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Tuesday, October 5, 2010

Obama Sues for Peace in Afghanistan

I have always opposed U.S. ground involvement in Afghanistan, and now, almost two years into his presidency, Obama is acknowledging his mistake and seeking a graceful exit from the war. Obama's solution, which will allow him to honor his pledge to withdraw troops in 2011, essentially involves surrender to the Taliban. In a Washington Post article entitled "Taliban in high-level talks with Karzai government, sources say" written by Karen DeYoung, Peter Finn and Craig Whitlock (http://www.washingtonpost.com/wp-dyn/content/article/2010/10/05/AR2010100506249.html), we are told of "secret" talks between Karzai and the Taliban:

"Taliban representatives and the government of Afghan President Hamid Karzai have begun secret, high-level talks over a negotiated end to the war, according to Afghan and Arab sources."

Secret talks? I suppose that's why they are being disclosed by The Washington Post to millions of people around the globe. Moreover, as reported by Reuters today (http://www.nytimes.com/reuters/2010/10/06/world/international-us-afghanistan-usa.html?hp), Karzai "has formed a 70-member peace council in recent weeks to work toward negotiations." This is of course in keeping with the rule of thumb that anytime you want to keep peace negotiations secret, you never appoint more than 70 persons to hammer out the terms of such an agreement.

Of course, according to The Washington Post article, there are those saying that the Taliban is suing for peace:

"'They are very, very serious about finding a way out,' one source close to the talks said of the Taliban.

. . . .

Gen. David H. Petraeus, the top U.S. and NATO commander in Afghanistan, told reporters last week that high-level Taliban leaders had 'sought to reach out' to the top level of the Karzai government. 'This is how you end these kinds of insurgencies,' he said."

Taliban leaders are "reaching out"? Perhaps Petraeus is referring to Taliban attacks this week on tankers carrying fuel from Pakistan to NATO forces (http://www.nytimes.com/2010/10/07/world/asia/07pstan.html?hp).

Actually, as observed in The Washington Post article, it is the Obama administration that is sending out different signals:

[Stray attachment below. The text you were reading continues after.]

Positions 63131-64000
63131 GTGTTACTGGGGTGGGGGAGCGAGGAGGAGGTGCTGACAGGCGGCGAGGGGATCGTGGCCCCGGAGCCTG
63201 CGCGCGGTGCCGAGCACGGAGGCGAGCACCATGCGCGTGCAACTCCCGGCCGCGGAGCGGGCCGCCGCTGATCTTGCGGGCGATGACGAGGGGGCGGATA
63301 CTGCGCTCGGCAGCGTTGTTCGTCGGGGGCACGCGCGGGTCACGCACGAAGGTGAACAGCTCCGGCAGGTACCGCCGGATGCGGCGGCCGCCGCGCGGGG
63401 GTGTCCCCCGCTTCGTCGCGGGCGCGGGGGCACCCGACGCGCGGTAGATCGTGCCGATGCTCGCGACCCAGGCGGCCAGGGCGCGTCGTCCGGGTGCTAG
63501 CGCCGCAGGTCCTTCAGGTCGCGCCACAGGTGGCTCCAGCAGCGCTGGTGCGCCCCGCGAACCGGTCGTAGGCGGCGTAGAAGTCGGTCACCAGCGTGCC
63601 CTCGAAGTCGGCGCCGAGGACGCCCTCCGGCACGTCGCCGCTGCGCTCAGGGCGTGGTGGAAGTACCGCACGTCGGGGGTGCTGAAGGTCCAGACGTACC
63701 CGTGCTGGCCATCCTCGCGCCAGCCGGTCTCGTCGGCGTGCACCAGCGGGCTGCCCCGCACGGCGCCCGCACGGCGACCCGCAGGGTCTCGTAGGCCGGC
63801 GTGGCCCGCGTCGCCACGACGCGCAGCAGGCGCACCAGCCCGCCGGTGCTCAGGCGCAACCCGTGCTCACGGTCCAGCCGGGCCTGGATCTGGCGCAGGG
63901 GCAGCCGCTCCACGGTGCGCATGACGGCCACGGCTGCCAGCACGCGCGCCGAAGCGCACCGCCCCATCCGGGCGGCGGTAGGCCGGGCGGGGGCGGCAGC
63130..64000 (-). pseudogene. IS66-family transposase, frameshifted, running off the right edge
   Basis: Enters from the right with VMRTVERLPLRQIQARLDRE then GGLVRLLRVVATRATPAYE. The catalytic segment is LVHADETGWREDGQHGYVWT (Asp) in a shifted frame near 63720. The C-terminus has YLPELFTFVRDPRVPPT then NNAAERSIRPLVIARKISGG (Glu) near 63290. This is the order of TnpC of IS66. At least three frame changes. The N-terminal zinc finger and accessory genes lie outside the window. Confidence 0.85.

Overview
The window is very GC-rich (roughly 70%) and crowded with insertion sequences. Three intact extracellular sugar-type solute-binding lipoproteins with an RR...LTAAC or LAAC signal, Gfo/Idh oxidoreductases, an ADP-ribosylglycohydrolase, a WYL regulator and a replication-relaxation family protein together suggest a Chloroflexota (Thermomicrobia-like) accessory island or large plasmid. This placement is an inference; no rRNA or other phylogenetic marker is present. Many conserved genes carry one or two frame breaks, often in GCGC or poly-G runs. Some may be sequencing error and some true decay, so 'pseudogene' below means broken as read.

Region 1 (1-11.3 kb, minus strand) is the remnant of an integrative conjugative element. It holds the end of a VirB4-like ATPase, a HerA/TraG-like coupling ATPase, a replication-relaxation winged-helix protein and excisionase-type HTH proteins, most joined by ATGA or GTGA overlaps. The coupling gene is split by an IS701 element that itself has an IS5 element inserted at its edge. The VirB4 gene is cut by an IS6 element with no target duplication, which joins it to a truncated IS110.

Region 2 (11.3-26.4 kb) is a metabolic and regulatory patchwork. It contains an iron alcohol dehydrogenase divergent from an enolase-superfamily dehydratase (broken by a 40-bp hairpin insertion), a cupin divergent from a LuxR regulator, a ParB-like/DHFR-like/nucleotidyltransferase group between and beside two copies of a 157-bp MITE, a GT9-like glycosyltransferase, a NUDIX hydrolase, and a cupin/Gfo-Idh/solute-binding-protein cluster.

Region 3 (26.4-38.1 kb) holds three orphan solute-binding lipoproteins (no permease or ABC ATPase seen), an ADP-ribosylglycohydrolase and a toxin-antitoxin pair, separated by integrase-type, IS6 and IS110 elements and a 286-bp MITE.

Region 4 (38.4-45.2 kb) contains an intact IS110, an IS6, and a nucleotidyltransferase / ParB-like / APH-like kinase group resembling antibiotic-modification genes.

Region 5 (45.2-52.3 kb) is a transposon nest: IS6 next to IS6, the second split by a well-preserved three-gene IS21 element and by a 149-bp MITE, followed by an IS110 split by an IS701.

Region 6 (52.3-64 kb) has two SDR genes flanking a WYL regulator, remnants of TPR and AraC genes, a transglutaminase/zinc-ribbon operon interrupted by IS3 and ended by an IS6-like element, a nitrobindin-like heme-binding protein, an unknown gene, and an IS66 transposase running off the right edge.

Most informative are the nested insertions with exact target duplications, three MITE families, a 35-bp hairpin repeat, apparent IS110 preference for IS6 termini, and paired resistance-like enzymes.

"Reports of the talks come amid what Afghan, Arab and European sources said they see as a distinct change of heart by the Obama administration toward full backing of negotiations. Although President Obama and his national security team have long said the war would not be won by military means alone, sources said the administration only recently appeared open to talks rather than resisting them.

. . . .

The Europeans said the American shift began in the summer, as combat intensified with smaller-than-expected NATO gains despite the arrival of the full complement of new U.S. troops, amid rising U.S. public opposition to the war.

. . . .

Last month, Obama pressed his national security team to be more specific about what it meant by a political solution, and 'reinforced' the need to be working simultaneously on the military and political sides of the equation, the official said.

The administration is under pressure to show progress in resolving the war before the deadline Obama has set of beginning a troop withdrawal next summer."

Yes, by hook or crook, Obama will withdraw U.S. forces from Afghanistan in 2011, and thus seek to obviate any presidential primary challenge by Hillary. The only question remaining is, in the words of Bruce Springsteen:

Whose blood will spill, whose heart will break,
Who'll be the last to die for a mistake?

1 comment:

  1. 1200 have died so far.
    Not to diminish our brave soldiers in the field,but Obama's CMH award presentations to Afghan servicemen is a bit self serving.

    ReplyDelete